The Day Shall Come

Source: Credit: Dean Rogers; copyright: Vague Films Limited

The Day Shall Come

Harmony Korine’s The Beach Bum starring Matthew McConaughey as a rebellious stoner, John Lee Hancock’s western The Highwaymen starring Kevin Costner and Woody Harrelson, and The Day Shall Come from British arch provocateur Chris Morris will premiere at SXSW in March.

Festival top brass on Wednesday (16) announced 102 features and episodic premieres line-up for the 26th edition of the festival that runs from March 8-17 in Austin, Texas.

Besides The Beach Bum and The Highwaymen, the Headliners programme includes Universal’s sixth grade comedy Good Boys starring Jacob Tremblay, from the writers of Superbad and the Sausage Party producers; the Seth Rogen and Charlize Theron comedy formerly known as Flarsky; and Olivia Wilde’s directorial debut Booksmart.

The Episodics TV roster includes Taika Waititi’s TV version of his vampire feature What We Do In The Shadows; and the comedy Shrill, from Our Idiot Brother director Jesse Peretz and Carrie Brownstein.

The Narrative Feature Competition includes Mike Ahern and Enda Loughman’s Extra Ordinary (Ireland) about a driving instructor with supernatural talents; Emily Ting’s Go Back To China (China-US), in which a spoiled rich girl is cut off by her father and sent to work in the family toy business in China; and Annabelle Attanasio’s Mickey And The Bear (US), about a headstrong teen who must decide between family and personal fulfilment. 

Narrative Spotlight includes Chris Morris’ The Day Shall Come (UK, pictured), about an FBI plot to turn a poor Miami preacher into a criminal; and The Peanut Butter Falcon (US) in Narrative Spotlight stars Shia LaBeouf and Dakota Johnson in the story of a young man with Down syndrome who chases his dream of becoming a professional wrestler. Tyler Nilson and Michael Schwartz directed.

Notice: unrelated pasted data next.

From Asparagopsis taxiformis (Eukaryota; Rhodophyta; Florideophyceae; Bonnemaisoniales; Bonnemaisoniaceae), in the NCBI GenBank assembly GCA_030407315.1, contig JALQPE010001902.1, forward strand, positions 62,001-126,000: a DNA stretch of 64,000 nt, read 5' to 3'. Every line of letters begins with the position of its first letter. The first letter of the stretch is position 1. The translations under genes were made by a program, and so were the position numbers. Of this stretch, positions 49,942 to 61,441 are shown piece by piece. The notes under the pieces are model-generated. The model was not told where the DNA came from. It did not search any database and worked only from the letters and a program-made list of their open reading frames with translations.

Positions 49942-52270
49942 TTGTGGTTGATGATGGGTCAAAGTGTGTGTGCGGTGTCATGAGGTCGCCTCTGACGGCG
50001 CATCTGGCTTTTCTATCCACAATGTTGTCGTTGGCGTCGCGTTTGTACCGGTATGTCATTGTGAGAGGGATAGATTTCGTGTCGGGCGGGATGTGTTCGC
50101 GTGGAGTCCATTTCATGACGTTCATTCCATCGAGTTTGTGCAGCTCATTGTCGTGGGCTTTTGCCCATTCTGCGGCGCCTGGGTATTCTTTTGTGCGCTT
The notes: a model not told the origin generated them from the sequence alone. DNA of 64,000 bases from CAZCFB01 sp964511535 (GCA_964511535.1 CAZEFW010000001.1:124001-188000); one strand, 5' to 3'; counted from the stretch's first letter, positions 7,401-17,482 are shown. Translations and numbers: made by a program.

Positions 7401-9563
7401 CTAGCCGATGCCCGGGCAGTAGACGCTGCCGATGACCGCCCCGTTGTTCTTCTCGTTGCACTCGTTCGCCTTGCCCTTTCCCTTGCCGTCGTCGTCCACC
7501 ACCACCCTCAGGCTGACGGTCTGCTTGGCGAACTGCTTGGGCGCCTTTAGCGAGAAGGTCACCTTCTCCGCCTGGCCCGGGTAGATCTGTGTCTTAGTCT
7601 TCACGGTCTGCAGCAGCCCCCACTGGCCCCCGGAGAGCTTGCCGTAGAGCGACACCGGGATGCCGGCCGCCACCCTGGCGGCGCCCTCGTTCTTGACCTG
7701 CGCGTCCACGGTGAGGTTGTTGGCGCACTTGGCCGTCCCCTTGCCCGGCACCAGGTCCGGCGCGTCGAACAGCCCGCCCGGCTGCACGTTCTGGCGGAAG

Documentary selections include For Sama (UK) from Waad al-Khateab and Edward Watts, about a young woman’s life in war-torn Aleppo; Jennifer Trainer’s look at a contemporary art initiative in a deindustrialised region in Museum Town; a peek into the world of taxidermy in Stuffed (Canada-US) from Erin Derham; and Why Can’t I Be Me? Around You (US) from Harrod Blank and Sjoerd Dijk, about a 53-year-old motorcycle enthusiast who decides to get breasts.

Robert Rodriguez’s thriller Red 11 (US) screens in Visions, and centres on a filmmaker who loses his investor’ money and learns they belong to the Cartel. The section includes Grace Glowicki’s comedy-drama Tito (Canada), in which a man hunted by sexual predators who befriends a cheerful intruder.

“As we head into our 26th edition, we couldn’t be more excited to once again share a completely fresh SXSW 2019 slate with our uniquely smart and enthusiastic SXSW audience,” said Janet Pierson, director of film. “As always, we looked for a wide range of work, contemplating scale, style, tenor and tone. We hope that this year’s outstanding array of films from accomplished to emerging talent will entertain, surprise, and provoke.”

As previously announced, Jordan Peele’s Us will open the festival, and Wilde, Jessica Brillhart and Marti Noxon have been announced as this year’s Film Keynotes.

SXSW will announce additional titles on February 6. The complete SXSW Film Festival programme typically includes between 320 and 340 total projects, and the 2019 roster was selected from 2,351 feature-length film submissions, with a total of 8,490 films submitted this year.

Click here for the full line-up of films announced on Wednesday.